All around training
 
 

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All around training

This is a discussion on All around training within the Horse Training forums, part of the Training Horses category
  • What is "all around" horse training
  • Allaround training

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  • 1 Post By oh vair oh
  • 2 Post By oh vair oh

 
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    02-23-2013, 11:39 PM
  #1
Foal
All around training

What are your opinions on all around horses and training all around horses? Do you like that they do a lot or do you prefer having multiple horses for different events?
     
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    03-02-2013, 08:48 PM
  #2
Foal
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    03-02-2013, 08:53 PM
  #3
Trained
Depends on what you mean by all around and how competitive you are. Start spreading yourself too thin and you won't place well in everything. I think the things should be relatable too. At low levels, most horses can do a lot, but once you start trying to move up in education it will be harder. A high level dressage horse isn't going to move like a WP horse.

So...it depends on what you're doing and how competitively.
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    03-02-2013, 09:11 PM
  #4
Super Moderator
It's cheaper to do it all with one horse...
     
    03-02-2013, 09:17 PM
  #5
Weanling
If you want to compete at higher levels it makes sense to have more than one horse. Like somebody said already a horse that is highly trained in one discipline will likely not be able to do well at others. At lower levels it is probably not such a big deal. I do low level jumpers with my horse and also do cattle penning and roping with her. Do I expect to win at higher levels?.. not really because she isn't really built for it but we do have fun. Now horses that I plan on selling as jumpers I usually stick to strictly english and horses I plan to sell as western horses I stick to western.
     
    03-02-2013, 09:33 PM
  #6
Weanling
I agree with the previous posts. I prefer all around training, because I like my horses to be comfortable doing (in a general sense) whatever I ask them to do. But, I don't compete with them, I just like the personal pleasure that my horse can do fairly well anything I ask of it to have a solid horse ( my horse is comfortable in all riding styles, she can jump a bit, she can do cows, she can decently do poles, she's solid in trail, good at endurance, etc, but she's not a performance horse and would probably not ever be pro at any of it) . Not all horses are great at certain things, though, so if I were asking my horse to be able top of its class in everything, I'd probably be very disappointed, and my horse would be pretty p'od. As it is, I'm perfectly happy with a horse that can do a little of everything... But I'm not making (or trying to make) money off of her.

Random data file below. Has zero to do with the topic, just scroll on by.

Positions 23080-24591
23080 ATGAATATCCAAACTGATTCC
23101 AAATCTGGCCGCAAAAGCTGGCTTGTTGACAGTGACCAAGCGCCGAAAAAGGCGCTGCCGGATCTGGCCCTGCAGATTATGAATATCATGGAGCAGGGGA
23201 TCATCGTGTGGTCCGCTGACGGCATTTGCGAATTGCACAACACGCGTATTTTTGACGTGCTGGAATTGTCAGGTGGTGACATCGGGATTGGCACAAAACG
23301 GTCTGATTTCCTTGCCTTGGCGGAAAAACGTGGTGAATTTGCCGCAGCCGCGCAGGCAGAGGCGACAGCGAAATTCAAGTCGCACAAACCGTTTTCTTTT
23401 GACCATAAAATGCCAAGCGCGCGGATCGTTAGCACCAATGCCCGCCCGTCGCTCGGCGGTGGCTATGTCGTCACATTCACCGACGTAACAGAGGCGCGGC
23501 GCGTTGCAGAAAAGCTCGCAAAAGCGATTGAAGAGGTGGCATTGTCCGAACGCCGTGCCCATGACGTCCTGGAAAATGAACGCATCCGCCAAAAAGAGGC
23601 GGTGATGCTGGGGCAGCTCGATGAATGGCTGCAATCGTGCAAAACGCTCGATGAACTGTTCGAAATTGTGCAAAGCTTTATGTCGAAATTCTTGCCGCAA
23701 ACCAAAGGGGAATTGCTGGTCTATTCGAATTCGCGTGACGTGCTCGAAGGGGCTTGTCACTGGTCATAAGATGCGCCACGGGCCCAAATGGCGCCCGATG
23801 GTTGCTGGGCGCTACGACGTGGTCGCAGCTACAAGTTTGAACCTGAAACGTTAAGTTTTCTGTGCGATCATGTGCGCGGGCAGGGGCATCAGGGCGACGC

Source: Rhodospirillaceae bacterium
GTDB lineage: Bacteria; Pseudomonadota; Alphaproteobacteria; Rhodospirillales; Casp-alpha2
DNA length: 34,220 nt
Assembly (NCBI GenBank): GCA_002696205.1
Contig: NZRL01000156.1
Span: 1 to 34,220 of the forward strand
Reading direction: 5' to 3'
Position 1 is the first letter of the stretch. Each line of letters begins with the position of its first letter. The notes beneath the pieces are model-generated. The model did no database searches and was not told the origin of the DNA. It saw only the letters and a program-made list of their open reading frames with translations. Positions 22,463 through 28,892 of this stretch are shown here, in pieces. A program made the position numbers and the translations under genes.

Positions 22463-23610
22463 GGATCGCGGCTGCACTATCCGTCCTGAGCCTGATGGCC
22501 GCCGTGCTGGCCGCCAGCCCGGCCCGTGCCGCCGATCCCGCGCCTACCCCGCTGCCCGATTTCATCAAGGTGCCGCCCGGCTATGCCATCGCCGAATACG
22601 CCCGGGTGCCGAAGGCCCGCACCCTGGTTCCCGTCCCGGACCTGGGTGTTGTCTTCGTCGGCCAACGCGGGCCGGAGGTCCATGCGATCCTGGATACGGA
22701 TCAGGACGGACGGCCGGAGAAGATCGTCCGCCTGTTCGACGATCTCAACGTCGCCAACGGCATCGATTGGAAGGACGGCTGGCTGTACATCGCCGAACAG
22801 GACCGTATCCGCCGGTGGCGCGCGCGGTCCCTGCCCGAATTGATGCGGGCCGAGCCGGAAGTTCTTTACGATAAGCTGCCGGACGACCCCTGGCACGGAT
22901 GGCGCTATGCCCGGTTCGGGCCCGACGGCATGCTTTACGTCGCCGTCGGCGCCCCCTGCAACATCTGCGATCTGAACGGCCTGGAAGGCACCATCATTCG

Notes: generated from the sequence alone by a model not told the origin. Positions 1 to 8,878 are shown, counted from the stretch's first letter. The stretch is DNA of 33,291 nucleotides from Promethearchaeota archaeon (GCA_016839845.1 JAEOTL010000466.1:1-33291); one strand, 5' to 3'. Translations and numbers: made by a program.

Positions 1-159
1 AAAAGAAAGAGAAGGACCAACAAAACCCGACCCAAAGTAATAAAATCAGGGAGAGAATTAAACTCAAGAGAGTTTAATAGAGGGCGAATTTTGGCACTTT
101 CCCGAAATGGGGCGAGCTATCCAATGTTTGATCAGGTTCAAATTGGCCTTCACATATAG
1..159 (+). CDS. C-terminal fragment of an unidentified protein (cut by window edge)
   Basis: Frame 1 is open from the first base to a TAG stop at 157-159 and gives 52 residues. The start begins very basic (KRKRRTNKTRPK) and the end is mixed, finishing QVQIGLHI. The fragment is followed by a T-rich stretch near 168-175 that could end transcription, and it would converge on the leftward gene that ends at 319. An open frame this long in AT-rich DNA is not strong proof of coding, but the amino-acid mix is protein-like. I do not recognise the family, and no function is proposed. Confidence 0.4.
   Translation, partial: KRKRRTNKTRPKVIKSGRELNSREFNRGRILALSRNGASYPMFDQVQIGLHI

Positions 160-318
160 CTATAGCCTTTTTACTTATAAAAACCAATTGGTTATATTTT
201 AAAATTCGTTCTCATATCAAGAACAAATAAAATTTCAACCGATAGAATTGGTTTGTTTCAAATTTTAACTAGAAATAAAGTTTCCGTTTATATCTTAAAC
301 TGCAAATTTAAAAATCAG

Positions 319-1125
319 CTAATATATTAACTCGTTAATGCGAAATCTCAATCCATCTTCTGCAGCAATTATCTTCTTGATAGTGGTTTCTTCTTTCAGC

03-02-2013, 09:49 PM
  #7
Started
I love a good ole all-around horse. I know they are becoming rarer in the show pen, but I'd rather take home the trailer and saddle at the end of a week than the ribbon and buckle at the end of a class!!
waresbear likes this.
     
    03-02-2013, 10:06 PM
  #8
Started
Also, you have to consider the odds of you training your horse to be the best horse ever in one discipline is very slim. Even if someone handed me the best western pleasure prospect in the entire world, and even if I trained him my best just for western pleasure only; I still could not compete against the big name trainers who have political power, resources, money, time, and can get away with illegalities. So an all-around horse is more feasible to me, where I can make a bunch of top 5s or top 10s in every class, and still come out high-point or all-around champion at the end of a week/end.
waresbear and Horsecents1997 like this.
     
    03-03-2013, 03:30 PM
  #9
Foal
Not quite wanting to do higher levels, but I love the idea of my horse doing anything I ask him too. He's very smart, so learning lots of things won't confuse him. I do some competing, but was mainly hoping for him to specialize in one event and be able to do all the others decently.
     
    03-03-2013, 03:32 PM
  #10
Foal
Quote:
Originally Posted by oh vair oh    
Also, you have to consider the odds of you training your horse to be the best horse ever in one discipline is very slim. Even if someone handed me the best western pleasure prospect in the entire world, and even if I trained him my best just for western pleasure only; I still could not compete against the big name trainers who have political power, resources, money, time, and can get away with illegalities. So an all-around horse is more feasible to me, where I can make a bunch of top 5s or top 10s in every class, and still come out high-point or all-around champion at the end of a week/end.
Sooo True! I used to show Western Pleasure, and though my horse was excellent and flashy, we never won anything because I didn't know the right people and wasn't loaded. It always frustrated me, since my horse only did Western Pleasure. My new horse is much more versatile. Maybe we'll be all around champion
     

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